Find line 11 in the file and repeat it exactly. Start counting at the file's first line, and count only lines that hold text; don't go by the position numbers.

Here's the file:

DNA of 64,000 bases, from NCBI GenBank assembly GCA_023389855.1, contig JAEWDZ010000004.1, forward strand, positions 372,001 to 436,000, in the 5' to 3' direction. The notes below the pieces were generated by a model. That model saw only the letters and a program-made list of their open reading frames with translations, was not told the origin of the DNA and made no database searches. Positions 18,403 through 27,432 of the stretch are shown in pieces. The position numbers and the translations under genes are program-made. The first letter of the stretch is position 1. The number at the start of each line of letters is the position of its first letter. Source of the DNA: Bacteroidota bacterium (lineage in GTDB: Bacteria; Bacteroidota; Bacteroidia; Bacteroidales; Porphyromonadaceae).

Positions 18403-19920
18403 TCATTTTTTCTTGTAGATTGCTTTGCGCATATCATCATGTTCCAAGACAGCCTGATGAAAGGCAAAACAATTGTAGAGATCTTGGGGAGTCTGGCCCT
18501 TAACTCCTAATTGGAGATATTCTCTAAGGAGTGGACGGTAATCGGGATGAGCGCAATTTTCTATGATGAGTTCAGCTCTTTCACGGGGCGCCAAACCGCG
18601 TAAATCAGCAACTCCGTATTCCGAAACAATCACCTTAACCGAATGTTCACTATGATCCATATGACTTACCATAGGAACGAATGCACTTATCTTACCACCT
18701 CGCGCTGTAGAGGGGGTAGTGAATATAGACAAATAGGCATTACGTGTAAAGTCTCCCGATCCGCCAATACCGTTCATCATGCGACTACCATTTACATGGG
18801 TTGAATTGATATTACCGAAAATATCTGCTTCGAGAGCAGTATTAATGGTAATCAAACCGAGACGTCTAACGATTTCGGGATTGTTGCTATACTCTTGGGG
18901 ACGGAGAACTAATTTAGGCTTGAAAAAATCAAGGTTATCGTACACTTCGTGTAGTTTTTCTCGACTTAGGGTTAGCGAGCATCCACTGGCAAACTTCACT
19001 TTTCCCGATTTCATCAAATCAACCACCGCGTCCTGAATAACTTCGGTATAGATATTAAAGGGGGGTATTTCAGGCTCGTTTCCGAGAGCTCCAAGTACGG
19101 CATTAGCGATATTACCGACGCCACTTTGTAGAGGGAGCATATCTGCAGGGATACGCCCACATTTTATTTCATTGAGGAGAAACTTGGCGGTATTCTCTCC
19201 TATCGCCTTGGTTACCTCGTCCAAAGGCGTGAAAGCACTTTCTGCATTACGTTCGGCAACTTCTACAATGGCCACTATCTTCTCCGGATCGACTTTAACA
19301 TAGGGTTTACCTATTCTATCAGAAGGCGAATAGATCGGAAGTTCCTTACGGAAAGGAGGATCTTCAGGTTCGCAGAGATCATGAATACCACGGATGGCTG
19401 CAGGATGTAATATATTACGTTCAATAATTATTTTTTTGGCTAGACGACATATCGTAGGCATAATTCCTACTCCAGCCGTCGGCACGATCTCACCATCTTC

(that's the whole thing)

19201 TATCGCCTTGGTTACCTCGTCCAAAGGCGTGAAAGCACTTTCTGCATTACGTTCGGCAACTTCTACAATGGCCACTATCTTCTCCGGATCGACTTTAACA